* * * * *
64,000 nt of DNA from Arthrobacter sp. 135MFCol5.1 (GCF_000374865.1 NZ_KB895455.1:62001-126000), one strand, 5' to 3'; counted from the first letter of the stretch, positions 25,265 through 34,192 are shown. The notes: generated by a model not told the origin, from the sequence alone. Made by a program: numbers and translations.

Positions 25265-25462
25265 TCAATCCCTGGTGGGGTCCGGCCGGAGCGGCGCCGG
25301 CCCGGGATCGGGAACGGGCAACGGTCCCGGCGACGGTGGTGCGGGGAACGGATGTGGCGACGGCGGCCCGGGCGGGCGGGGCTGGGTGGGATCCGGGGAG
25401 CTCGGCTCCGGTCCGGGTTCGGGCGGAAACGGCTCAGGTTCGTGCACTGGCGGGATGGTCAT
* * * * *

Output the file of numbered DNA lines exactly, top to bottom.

64,000 nt of DNA from Arthrobacter sp. 135MFCol5.1 (GCF_000374865.1 NZ_KB895455.1:62001-126000), one strand, 5' to 3'; counted from the first letter of the stretch, positions 25,265 through 34,192 are shown. The notes: generated by a model not told the origin, from the sequence alone. Made by a program: numbers and translations.

Positions 25265-25462
25265 TCAATCCCTGGTGGGGTCCGGCCGGAGCGGCGCCGG
25301 CCCGGGATCGGGAACGGGCAACGGTCCCGGCGACGGTGGTGCGGGGAACGGATGTGGCGACGGCGGCCCGGGCGGGCGGGGCTGGGTGGGATCCGGGGAG
25401 CTCGGCTCCGGTCCGGGTTCGGGCGGAAACGGCTCAGGTTCGTGCACTGGCGGGATGGTCAT